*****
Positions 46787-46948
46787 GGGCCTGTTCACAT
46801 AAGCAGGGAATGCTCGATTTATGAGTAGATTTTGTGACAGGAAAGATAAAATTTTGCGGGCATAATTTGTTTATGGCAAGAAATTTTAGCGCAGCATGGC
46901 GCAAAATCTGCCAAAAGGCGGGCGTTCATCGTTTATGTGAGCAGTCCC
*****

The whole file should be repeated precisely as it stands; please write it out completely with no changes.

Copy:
Positions 46787-46948
46787 GGGCCTGTTCACAT
46801 AAGCAGGGAATGCTCGATTTATGAGTAGATTTTGTGACAGGAAAGATAAAATTTTGCGGGCATAATTTGTTTATGGCAAGAAATTTTAGCGCAGCATGGC
46901 GCAAAATCTGCCAAAAGGCGGGCGTTCATCGTTTATGTGAGCAGTCCC